EURO 2016

Draxler excels in German plan

Left: Julian Draxler (left) volleying home to open his account at Euro 2016 and seal Germany's 3-0 win over Slovakia. The midfielder also capped his performance with an assist for Mario Gomez and was named as Uefa's Man of the Match. Below: Defender
Julian Draxler (left) volleying home to open his account at Euro 2016 and seal Germany’s 3-0 win over Slovakia. The midfielder also capped his performance with an assist for Mario Gomez and was named as Uefa’s Man of the Match. PHOTOS: AGENCE FRANCE-PRESSE, REUTERS
Left: Julian Draxler (left) volleying home to open his account at Euro 2016 and seal Germany's 3-0 win over Slovakia. The midfielder also capped his performance with an assist for Mario Gomez and was named as Uefa's Man of the Match. Below: Defender
Defender Jerome Boateng leaping to join his coach Joachim Low as they celebrated his opening goal for Germany.

Low's tactics bear fruit as midfielder scores and sets up another to send Slovakia home

LILLE • Germany coach Joachim Low appears to have found the right formula to get his attack firing at Euro 2016 after Julian Draxler's outstanding contribution in Sunday's 3-0 win over Slovakia.

The 22-year-old was the Man of the Match as the Germans produced arguably their slickest performance since winning the 2014 World Cup to clinch a place in the quarter-finals.

After Jerome Boateng's early opener, Mesut Ozil had a 13th-minute penalty saved before Draxler intervened with an assist and a goal to set the world champions up for a last-eight date with Italy or Spain.

Playing on the left wing, the Wolfsburg midfielder combined superbly with Jonas Hector before cutting the ball back for Mario Gomez to double Germany's lead just before half-time.

Draxler then volleyed home from close range following a corner just after the hour mark, securing a comfortable win on a sunny evening in northern France.

The midfielder had started Germany's opening two games before being left on the bench in the 1-0 win over Northern Ireland last Tuesday. But he was recalled, at Mario Gotze's expense, and his performance justified Low's selection.

"It wasn't easy in the last game because I didn't play but today I was happy to play and help the team," said the former Schalke prodigy.

"We have a lot of quality in our side so it doesn't matter if I don't play. I just work hard in training so the manager can count on me if needed."

Draxler, who said he found out he would be starting when he spoke to Low just after breakfast at the team's hotel, admitted getting himself into one-on-one situations with the Slovakian defenders was a key part of Germany's game plan.

"The coach asked me to do that. He gave me a lot of self-confidence. He trusts in my quality and wanted me to search for the one-on-ones," said the German.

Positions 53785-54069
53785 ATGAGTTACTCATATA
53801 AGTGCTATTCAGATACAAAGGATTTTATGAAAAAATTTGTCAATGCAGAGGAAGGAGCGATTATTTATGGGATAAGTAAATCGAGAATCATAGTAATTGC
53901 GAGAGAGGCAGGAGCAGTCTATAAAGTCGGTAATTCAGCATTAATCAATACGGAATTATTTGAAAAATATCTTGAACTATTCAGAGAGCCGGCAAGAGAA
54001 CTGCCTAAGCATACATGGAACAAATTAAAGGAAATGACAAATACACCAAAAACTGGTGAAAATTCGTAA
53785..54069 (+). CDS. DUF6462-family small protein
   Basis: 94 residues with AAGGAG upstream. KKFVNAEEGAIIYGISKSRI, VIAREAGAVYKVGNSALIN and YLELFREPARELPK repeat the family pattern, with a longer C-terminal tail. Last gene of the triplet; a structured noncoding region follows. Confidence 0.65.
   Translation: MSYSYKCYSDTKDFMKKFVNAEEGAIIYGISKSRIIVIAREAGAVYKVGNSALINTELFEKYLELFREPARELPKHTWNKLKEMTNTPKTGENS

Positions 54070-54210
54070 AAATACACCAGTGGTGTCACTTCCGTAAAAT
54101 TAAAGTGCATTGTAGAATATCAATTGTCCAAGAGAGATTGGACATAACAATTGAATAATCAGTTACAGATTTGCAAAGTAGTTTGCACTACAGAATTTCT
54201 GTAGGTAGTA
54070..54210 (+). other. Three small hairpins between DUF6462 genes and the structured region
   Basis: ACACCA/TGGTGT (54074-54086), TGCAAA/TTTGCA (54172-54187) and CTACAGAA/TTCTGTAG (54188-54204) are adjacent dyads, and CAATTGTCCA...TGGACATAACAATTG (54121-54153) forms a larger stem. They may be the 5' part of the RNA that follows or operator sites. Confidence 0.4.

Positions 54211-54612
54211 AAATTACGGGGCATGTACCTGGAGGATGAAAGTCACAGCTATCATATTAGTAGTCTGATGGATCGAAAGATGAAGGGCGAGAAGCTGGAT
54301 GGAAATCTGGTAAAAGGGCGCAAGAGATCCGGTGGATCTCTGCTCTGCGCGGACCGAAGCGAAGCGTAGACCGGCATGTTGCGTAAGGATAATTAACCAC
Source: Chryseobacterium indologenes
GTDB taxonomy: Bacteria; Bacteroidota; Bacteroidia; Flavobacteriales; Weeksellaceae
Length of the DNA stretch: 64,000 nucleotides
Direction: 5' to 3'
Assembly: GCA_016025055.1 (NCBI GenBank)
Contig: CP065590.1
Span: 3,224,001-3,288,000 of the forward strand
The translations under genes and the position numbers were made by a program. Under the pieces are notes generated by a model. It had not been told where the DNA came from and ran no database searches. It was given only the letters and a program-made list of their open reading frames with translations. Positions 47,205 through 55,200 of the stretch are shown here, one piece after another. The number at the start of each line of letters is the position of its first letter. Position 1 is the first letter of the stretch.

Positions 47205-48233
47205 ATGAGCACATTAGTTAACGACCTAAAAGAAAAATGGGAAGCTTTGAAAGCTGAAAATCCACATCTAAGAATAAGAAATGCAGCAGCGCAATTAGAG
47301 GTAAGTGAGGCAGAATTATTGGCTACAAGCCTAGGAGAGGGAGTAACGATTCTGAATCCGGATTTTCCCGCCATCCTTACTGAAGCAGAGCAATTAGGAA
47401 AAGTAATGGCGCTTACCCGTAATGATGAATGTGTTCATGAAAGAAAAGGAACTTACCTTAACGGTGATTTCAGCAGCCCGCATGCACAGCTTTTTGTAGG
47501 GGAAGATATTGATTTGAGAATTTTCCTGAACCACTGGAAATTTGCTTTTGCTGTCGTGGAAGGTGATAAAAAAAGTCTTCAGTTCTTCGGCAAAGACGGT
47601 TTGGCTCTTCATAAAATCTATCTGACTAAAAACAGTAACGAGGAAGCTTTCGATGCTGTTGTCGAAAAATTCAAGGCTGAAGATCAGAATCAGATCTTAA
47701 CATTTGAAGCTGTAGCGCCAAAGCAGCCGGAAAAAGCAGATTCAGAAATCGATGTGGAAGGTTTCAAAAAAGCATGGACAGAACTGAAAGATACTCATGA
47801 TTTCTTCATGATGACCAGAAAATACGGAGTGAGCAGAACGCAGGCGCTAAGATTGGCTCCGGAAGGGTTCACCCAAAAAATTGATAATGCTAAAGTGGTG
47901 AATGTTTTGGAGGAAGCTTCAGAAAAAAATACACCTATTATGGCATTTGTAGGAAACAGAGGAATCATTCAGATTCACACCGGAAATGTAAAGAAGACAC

Draxler's goal was just his second for his country on his 22nd appearance, with his only other strike coming in a friendly defeat by the United States in June 2013.

But his game is more about making chances for others, and Gomez's latest scoring display to follow his winner against Northern Ireland was another source of satisfaction for Low.

After Gotze's unsuccessful stint as a false nine in the 2-0 victory against Ukraine and the goal-less draw with Poland, Gomez has come in and scored in successive games.

Low has not used the same starting XI in any of his team's four matches at Euro 2016 so far and looks to have embraced the concept of flexibility after scintillating displays from Draxler and Gomez.

Asked if Sunday's win was the end of his false nine experiment, Low replied: "For us, the problem is not having a real or a false nine. If nobody runs in behind the defence, we won't do anything.

"Whether it's Gotze, (Thomas) Muller or the others, they got in behind every time.

"Today was the case as well. When we got the ball into the box, we always had three or four players there. That wasn't the case against Poland."

With their defence keeping a fourth straight clean sheet and an attack clicking at the right time, Germany will take some beating.

Slovakia coach Jan Kozak was humble in defeat and said his team should consider their Euro 2016 campaign a success.

"Any defeat is painful but there should be a good feeling that we got to the last 16 and played the world champions," he said, noting that Germany's last loss had come against his side in a 3-1 friendly defeat last month.

"We've played them twice now. One win and one loss, so that's OK," he said.

AGENCE FRANCE-PRESSE, REUTERS

A version of this article appeared in the print edition of The Straits Times on June 28, 2016, with the headline 'Draxler excels in German plan'. Print Edition | Subscribe